In those days the forest was a good place to live. My sisters and I had everything we needed. The rivers teemed with fish and the trees hung heavy with nuts and fruit. I don’t know how big the forest was. Back then, it seemed to us that everything was forest. We could walk all day and the trees would dapple us with shade. Life was good.
I don’t remember my father at all. Mother would smile and change the subject when we asked. After a while we stopped asking. I think it was because we were interested in other men by then. We were timid at first and watched them from the trees. There were old men sitting on carts, clicking the reins and singing to their ponies. There were big men who walked with a careful tread and carried bows or traps, and who came back laden with furs. And there were the young men, sometimes. We watched them with our breath held tight.
We didn’t know why.
We asked mother about it, of course. She smiled and changed the subject at first, but we persisted. So she sat us down, one spring day with all the birds singing, and told us. It sounded very strange. We talked about it afterwards, just the three of us. I remember giggling a lot, but it was a nice feeling. The more we talked, the more interesting it all sounded; the more eager we grew.
It had to happen, one day. He had long dark hair and a pointed nose and he wasn’t very handsome, but we didn’t mind. It was a lovely morning and we whispered and laughed until he couldn’t help but hear us. He called out; for a moment we froze, but then all three of us burst into a fit of the giggles. Next thing we knew he was peering into the forest, right at our tree. He pushed through the undergrowth until he got to where we were hiding; and he looked up at us and we all smiled back down at him and blushed.
He looked at us and his eyes narrowed in a funny sort of way.
“Who are you?” he asked, and he didn’t sound as if he was pleased to see us.
“Sisters. We were playing, and then we heard you come along…”
“Playing?” he asked. His eyes weren’t so narrow now.
“Hide and go seek. It’s a lovely day to play, isn’t it?”
He rubbed his hand across his chin. He was smiling now.
“It is. Certainly it is. You think I could play too?”
“All right,” We were still giggling. “You stay here and we’ll hide. Cover your eyes and count.”
He did as we said, but I’m sure I caught him peeping as we shimmied down out of the tree. Off we went into the forest, the three of us all in different directions.
“We’re ready!” we called to him. And the game began. We didn’t stay hidden in one place, because that wouldn’t have been much fun. We skipped about the forest, hiding behind bushes and then popping up to scurry elsewhere, so that he’d catch a glimpse of us between the trees. He crashed around through the forest where we skipped and danced. We called and laughed and giggled and he blundered and crashed and shouted until we could tell he was getting angry because he couldn’t catch us. That was when we decided to make it easier for him. He found us almost at once, then, where we’d all three gathered behind a great elder bush.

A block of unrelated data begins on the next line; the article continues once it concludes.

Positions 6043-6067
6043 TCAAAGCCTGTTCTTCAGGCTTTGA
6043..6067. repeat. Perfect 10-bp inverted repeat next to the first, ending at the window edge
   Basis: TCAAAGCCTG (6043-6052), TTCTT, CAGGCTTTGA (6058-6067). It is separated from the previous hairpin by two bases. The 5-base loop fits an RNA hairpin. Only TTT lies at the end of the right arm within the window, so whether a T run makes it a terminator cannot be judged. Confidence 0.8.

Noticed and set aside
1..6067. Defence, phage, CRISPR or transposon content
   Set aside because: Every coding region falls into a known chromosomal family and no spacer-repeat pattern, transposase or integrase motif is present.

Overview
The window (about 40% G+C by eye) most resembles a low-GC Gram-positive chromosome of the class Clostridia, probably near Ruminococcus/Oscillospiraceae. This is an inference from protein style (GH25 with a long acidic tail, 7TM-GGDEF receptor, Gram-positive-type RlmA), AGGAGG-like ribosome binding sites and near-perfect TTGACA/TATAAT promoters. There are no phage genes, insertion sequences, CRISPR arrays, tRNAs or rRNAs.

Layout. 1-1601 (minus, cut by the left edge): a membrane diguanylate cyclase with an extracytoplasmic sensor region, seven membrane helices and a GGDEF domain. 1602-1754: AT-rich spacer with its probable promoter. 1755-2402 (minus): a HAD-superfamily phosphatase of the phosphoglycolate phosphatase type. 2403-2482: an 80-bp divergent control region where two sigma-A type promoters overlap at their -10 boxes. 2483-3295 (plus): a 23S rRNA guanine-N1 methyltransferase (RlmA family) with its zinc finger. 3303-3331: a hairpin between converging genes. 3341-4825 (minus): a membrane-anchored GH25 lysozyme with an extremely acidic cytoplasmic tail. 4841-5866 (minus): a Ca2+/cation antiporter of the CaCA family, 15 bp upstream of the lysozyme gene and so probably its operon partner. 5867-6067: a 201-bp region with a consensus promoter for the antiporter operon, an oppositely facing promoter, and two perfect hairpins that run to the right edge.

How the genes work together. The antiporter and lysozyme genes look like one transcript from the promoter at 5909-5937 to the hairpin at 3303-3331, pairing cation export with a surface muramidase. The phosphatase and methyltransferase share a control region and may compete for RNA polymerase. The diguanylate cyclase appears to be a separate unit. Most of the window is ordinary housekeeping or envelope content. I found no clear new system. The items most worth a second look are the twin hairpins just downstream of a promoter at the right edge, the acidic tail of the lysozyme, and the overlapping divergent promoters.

“I’ve got you,” he said. He was red-faced and sweating but that big smile was on his face again. “You led me a merry dance, though.”
“It’s a good game,” we said, and smiled, and blushed.
“I know a better,” he said, and started taking off his shirt.
His game was very different and he seemed very keen on it. He played it with my eldest sister first, and then he played it with my middle sister, and then finally he played his game with me. We played it for a lot longer and it felt very strange but rather nice. Eventually, he stopped playing and rolled over onto his back. He looked very tired but he had an even bigger smile on his face, now.
“Wasn’t that a fine game?’ he asked.
We agreed that it was.
“We’ve got another game,” said my eldest sister.
“Mother taught us this one,” said my middle sister.
“Close your eyes,” I said. And he smiled and he closed his eyes as he lay there.
He didn’t like our game at all.
He screamed and his eyes snapped open and he tried to get up. But my youngest sister had hold of one arm and my middle sister had hold of the other; and I sat there straddled over him. So when I drew my nails down his chest he couldn’t do anything but scream. And when I pulled his ribs apart he couldn’t do anything but scream. And when I plucked out his heart and lifted it to my lips…
After we had finsihed playing we washed in the river until we were as pink and fresh as when we were born. And when we told our mother, that evening, she smiled at us and hugged us all.
“My lovely daughters. My lovely Rusalki,” she said.
There are more roads now, and less forest. I have three daughters of my own, but things aren’t so easy as they were when I was young. There are soldiers, and there are friars, and it’s much harder to find people to play with. My skin isn’t as pink as it was and my hair isn’t as golden.
But I still have my memories. I remember how it was, how good it was, the first time. The feel of a beating heart in my hands, the warm, salt taste…
I’ll always have such sweet memories.
Brian Dolton‘s fiction has appeared in Abyss & Apex, Flashing Swords, Andromeda Spaceways Inflight Magazine, and Intergalactic Medicine Show, among others. He has been writing for many years, and will continue until they pry the keyboard from his cold, dead hands. PS If any of you know who the “they” in question are, he’d love to hear from you, so he can make suitable preparations.